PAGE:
With each plant developed, the costs will fall further. SolarReserve is confident of winning tenders for two more towers in South Africa and four towers in Chile, where because of its excellent solar resources, that cost is falling below $US100/MWh.

Georgis says Port Augusta’s solar resource is very good, although not quite as good as Chile’s Atacama Desert. But the strong point for solar tower and storage technology in South Australia is the value of its storage, and dispatchable energy, in a market known for volatility and high variations in demand and supply.

South Australia, as discussed in this piece on Monday, has big changes in demand because of its relatively low level of industrial demand, and by later this year will source 50 per cent of its electricity from fluctuating but highly predictable wind and solar resources.

To fill in the gaps, it will use gas-fired generation – but this can be very expensive, as Mike Sandiford from the University of Melbourne pointed out – or imports from Victoria.

“The value of storage has not been properly recognised, but we think it will be in the not-too distant future,” Georgis said.

He was speaking from Beijing, where SolarReserve is looking for local partners as the Chinese government also makes a huge commitment to solar thermal technologies, also known as CSP or concentrated solar power. Solar towers and molten salt storage is one of those technologies.

China is planning to install 10GW of CSP technologies in Spain, including 1GW (1,oooMW) under a massive “pilot” program.

In a statement, SolarReserve said that Australia, with the highest average solar radiation per square meter of any continent in the world, is an ideal location for this advanced technology.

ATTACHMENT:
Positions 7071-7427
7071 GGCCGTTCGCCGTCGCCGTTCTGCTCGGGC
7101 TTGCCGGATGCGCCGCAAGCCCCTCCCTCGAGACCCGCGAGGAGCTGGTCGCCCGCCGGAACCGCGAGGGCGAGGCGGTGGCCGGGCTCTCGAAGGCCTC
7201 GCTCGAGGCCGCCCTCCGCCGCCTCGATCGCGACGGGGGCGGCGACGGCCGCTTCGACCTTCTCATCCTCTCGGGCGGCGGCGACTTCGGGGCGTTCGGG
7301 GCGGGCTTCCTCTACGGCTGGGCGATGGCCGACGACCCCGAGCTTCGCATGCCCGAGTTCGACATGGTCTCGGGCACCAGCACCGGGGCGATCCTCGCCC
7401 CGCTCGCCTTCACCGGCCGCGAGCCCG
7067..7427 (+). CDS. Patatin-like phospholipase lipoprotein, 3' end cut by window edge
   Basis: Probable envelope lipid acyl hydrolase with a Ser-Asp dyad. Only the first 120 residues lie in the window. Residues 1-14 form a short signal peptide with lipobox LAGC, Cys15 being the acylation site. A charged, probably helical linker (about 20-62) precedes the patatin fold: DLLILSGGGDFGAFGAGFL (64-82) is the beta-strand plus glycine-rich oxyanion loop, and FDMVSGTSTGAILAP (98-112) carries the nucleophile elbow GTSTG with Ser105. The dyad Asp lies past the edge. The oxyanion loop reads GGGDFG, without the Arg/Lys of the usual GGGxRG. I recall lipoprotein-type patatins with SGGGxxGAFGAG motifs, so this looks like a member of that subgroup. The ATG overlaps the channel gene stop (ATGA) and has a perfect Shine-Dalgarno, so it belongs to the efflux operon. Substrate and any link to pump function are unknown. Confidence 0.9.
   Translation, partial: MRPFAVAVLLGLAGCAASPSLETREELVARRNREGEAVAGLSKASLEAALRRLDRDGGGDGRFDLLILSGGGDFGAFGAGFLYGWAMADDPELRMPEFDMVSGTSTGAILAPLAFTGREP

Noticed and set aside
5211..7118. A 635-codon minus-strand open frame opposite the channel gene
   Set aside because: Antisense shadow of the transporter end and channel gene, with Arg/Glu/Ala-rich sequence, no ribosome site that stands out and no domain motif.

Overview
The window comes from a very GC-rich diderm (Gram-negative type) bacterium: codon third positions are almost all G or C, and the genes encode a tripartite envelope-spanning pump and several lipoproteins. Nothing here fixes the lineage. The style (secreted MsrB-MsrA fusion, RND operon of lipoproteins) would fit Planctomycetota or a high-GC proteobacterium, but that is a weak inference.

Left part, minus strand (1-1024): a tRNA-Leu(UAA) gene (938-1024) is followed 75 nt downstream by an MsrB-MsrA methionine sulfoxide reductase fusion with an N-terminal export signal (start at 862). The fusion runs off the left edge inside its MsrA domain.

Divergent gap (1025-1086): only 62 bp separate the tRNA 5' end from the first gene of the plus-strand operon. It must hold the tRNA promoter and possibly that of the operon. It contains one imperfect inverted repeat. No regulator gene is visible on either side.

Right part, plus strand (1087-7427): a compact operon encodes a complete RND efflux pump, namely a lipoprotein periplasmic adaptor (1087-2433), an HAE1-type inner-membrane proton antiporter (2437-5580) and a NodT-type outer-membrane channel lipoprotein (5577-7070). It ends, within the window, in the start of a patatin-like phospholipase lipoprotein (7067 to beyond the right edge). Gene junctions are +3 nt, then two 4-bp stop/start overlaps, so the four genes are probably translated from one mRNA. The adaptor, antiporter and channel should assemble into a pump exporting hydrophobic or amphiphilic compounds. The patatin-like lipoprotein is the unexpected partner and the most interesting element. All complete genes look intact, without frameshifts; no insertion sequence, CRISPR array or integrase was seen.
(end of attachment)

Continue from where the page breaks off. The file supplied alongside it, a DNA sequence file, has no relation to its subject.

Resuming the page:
The company opened an office in Australia in 2013, to support the Australian market and develop a pipeline of projects. One proposal for the Port Augusta region was tendered into the ACT government’s next generation solar auction, but the ACT opted in the end for household battery storage.

It says the Crescent Dunes facility has 1,100MWh of capacity, which it says is about the same size as all of the world’s utility-scale batteries in operation today, combined. The facility will ramp up to its full annual output over the coming year.

“The validation of SolarReserve’s revolutionary solar energy storage technology is significant for the future of clean power generation on our planet,” the company says.

“This technology solves the intermittency issues experienced with other renewable energy sources, enabling the delivery of renewable baseload and dispatchable power that can compete head-to-head with traditional fossil-fired and nuclear electricity generation methods.”

CEO Kevin Smith said the Crescent Dunes facility could be used as a blueprint for projects in locations such as Port Augusta in South Australia.

“As renewable energy penetration grows, the need for cost-effective, utility-scale renewable generation with storage technology is becoming increasingly important for mitigating intermittency problems, delivering power into peak demand periods and supporting transmission system reliability,” Smith said.

The Port Augusta project, should it go ahead, will be located around 30kms north of the city.

The Repower Port Augusta Alliance, which has been representing strong community interests pushing for a solar tower and storage facility, said the South Australian and federal governments should capitalise on SolarReserve’s interest in building a similar facility in Port Augusta.